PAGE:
Any drop below 80% is considered very serious. If your blood oxygen saturation ever drops below 75% you will have to begin your descent immediately.
Cerebral Oedema (HACE)
Reduced air pressure can also cause body fluids to seep into your skull, or even into the fluid that protects your brain. At low levels, this results in mild headache. If it advances, it can put excessive pressure on the brain itself. If this occurs it can result in severe disorientation, coma or death. The onset (and development of the most serious symptoms) can be extremely fast.
Pulmonary Oedema (HAPE)
In the same way, the lack of pressure in the air can cause fluid to seep into your lungs. This can lead to pneumonia-like symptoms, and can be very dangerous if it occurs during sleep. High Altitude Pulmonary Oedema can occur without any other symptoms of AMS, and can be serious on its own.
Protecting yourself from AMS
Our guides monitor all of our trekkers closely. You will be given a daily health check, which includes checking your pulse rate and blood oxygen saturation level, and evaluating your acclimatisation status using the Lake Louise system. They are all highly experienced in working at altitude, and know how to look after our trekkers.
It is vitally important that you share information about your health and any symptoms you may be experiencing fully and openly. Failing to do so puts not only yourself at risk, but your fellow trekkers as well.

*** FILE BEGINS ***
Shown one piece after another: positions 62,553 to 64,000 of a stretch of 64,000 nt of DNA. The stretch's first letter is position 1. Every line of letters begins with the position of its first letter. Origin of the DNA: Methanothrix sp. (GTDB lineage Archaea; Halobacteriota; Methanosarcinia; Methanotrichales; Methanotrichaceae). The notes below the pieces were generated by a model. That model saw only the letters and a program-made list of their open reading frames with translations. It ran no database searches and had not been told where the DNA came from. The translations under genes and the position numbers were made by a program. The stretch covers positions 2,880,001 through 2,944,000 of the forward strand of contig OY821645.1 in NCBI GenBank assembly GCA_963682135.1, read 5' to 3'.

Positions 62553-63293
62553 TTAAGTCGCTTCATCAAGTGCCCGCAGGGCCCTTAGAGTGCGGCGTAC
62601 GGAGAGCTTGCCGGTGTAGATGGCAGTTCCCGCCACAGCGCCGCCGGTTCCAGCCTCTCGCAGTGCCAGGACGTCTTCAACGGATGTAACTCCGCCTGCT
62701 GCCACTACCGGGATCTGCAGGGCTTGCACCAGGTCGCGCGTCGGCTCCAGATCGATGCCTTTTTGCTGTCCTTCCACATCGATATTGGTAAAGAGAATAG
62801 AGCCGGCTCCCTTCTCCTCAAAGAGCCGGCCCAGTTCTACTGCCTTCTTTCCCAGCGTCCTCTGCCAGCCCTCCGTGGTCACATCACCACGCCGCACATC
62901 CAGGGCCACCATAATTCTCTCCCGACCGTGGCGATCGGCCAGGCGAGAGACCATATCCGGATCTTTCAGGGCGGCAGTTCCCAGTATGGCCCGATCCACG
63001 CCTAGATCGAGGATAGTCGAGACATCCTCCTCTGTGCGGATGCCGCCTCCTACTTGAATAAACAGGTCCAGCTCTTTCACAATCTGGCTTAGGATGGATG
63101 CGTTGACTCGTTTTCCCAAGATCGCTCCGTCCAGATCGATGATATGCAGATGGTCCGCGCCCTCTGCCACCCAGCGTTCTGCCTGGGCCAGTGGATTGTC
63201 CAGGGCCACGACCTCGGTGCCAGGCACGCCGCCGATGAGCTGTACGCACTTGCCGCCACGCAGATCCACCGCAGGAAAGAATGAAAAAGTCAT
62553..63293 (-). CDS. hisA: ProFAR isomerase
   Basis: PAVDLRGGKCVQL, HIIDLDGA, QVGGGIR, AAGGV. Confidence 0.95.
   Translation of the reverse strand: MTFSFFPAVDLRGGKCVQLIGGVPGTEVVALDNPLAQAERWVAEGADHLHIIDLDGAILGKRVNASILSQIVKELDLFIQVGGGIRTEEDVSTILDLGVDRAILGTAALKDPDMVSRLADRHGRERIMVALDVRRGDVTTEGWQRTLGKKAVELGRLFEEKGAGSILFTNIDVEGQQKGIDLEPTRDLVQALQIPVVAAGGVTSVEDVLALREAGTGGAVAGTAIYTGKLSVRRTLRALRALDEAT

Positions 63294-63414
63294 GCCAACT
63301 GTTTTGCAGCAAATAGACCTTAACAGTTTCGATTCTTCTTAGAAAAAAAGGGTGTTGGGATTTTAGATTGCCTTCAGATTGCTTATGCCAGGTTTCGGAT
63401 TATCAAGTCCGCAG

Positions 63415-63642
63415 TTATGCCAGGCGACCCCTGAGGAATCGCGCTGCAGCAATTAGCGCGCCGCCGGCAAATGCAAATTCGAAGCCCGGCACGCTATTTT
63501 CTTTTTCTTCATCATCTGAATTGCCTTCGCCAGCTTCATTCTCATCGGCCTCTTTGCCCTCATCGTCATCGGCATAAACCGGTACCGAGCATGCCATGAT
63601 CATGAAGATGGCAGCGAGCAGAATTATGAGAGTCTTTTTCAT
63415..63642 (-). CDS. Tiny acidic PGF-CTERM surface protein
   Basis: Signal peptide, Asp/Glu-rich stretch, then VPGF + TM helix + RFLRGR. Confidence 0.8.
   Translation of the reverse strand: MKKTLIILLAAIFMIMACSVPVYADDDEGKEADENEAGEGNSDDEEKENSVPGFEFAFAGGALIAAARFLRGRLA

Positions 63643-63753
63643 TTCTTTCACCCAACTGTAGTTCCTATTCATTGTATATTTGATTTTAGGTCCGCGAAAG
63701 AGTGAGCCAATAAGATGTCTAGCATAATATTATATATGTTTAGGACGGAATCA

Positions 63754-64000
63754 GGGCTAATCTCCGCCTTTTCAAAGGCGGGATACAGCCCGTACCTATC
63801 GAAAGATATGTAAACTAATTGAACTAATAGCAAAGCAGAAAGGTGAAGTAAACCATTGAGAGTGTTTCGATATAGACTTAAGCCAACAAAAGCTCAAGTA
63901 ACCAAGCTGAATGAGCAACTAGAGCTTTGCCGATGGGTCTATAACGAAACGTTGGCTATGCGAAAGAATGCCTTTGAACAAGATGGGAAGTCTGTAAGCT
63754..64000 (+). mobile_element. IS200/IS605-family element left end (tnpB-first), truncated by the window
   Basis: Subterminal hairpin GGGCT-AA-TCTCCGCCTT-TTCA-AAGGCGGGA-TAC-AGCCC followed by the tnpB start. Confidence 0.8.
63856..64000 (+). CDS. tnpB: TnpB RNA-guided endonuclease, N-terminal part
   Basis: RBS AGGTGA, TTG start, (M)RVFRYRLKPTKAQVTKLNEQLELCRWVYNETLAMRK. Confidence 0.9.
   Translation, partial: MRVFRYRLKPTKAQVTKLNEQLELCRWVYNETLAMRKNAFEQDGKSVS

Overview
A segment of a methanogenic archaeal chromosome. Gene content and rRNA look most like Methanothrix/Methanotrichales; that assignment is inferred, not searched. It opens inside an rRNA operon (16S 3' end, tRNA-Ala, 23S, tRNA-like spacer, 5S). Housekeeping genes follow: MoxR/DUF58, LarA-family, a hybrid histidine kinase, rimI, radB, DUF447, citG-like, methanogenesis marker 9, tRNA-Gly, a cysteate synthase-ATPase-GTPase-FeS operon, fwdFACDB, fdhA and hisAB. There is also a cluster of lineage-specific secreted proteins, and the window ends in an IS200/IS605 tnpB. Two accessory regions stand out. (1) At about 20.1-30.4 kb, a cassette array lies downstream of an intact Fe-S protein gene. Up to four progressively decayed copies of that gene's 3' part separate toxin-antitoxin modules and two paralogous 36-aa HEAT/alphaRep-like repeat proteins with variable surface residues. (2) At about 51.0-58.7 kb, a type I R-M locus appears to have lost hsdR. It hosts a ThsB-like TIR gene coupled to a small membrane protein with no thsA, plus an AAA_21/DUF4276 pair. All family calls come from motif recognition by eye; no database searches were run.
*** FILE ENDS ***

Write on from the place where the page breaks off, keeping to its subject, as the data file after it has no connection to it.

Recognising the Symptoms of AMS
The primary symptom used to diagnose AMS is headache. Because headache can also be a symptom of dehydration, it is doubly important to remain well hydrated during your trek. This is dealt with more fully elsewhere, but you must drink at least three litres of water every day while trekking.
If at any time you are above 2,400 metres and experience a headache coupled with one or more of the following symptoms mentioned below, you may be experiencing AMS, and must report this to your guide for assessment.
Other symptoms: Vomiting, nausea or loss of appetite, Weakness or fatigue, Feeling light-headed or dizzy, Difficulty sleeping, Numbness, pins and needles, Shortness of breath, Rapid pulse (especially if persistent), Sleepiness or drowsiness, Overall malaise, Swelling or oedema of face or extremities.